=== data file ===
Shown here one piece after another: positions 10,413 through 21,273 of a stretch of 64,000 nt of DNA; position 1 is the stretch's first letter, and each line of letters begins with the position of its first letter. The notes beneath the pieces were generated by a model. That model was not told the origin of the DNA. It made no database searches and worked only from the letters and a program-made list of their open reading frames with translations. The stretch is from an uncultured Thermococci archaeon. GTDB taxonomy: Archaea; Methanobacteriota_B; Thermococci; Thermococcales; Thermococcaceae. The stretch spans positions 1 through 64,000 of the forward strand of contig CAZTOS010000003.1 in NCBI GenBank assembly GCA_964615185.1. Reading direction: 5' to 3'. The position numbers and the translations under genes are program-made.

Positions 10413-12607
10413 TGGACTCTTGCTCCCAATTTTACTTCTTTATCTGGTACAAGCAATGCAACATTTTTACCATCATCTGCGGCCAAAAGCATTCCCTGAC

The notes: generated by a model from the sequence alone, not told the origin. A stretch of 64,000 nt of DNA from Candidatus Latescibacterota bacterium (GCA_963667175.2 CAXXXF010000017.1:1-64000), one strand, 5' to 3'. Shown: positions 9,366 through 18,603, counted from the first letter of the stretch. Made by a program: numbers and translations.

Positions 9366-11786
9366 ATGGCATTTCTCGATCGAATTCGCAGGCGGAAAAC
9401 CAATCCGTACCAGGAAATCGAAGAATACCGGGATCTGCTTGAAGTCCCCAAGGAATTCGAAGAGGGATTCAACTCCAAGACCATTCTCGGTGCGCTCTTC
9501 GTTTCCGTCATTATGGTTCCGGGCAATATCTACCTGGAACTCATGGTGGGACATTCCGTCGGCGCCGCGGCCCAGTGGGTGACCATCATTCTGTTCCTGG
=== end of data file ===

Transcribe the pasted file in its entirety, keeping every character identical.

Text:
Shown here one piece after another: positions 10,413 through 21,273 of a stretch of 64,000 nt of DNA; position 1 is the stretch's first letter, and each line of letters begins with the position of its first letter. The notes beneath the pieces were generated by a model. That model was not told the origin of the DNA. It made no database searches and worked only from the letters and a program-made list of their open reading frames with translations. The stretch is from an uncultured Thermococci archaeon. GTDB taxonomy: Archaea; Methanobacteriota_B; Thermococci; Thermococcales; Thermococcaceae. The stretch spans positions 1 through 64,000 of the forward strand of contig CAZTOS010000003.1 in NCBI GenBank assembly GCA_964615185.1. Reading direction: 5' to 3'. The position numbers and the translations under genes are program-made.

Positions 10413-12607
10413 TGGACTCTTGCTCCCAATTTTACTTCTTTATCTGGTACAAGCAATGCAACATTTTTACCATCATCTGCGGCCAAAAGCATTCCCTGAC

The notes: generated by a model from the sequence alone, not told the origin. A stretch of 64,000 nt of DNA from Candidatus Latescibacterota bacterium (GCA_963667175.2 CAXXXF010000017.1:1-64000), one strand, 5' to 3'. Shown: positions 9,366 through 18,603, counted from the first letter of the stretch. Made by a program: numbers and translations.

Positions 9366-11786
9366 ATGGCATTTCTCGATCGAATTCGCAGGCGGAAAAC
9401 CAATCCGTACCAGGAAATCGAAGAATACCGGGATCTGCTTGAAGTCCCCAAGGAATTCGAAGAGGGATTCAACTCCAAGACCATTCTCGGTGCGCTCTTC
9501 GTTTCCGTCATTATGGTTCCGGGCAATATCTACCTGGAACTCATGGTGGGACATTCCGTCGGCGCCGCGGCCCAGTGGGTGACCATCATTCTGTTCCTGG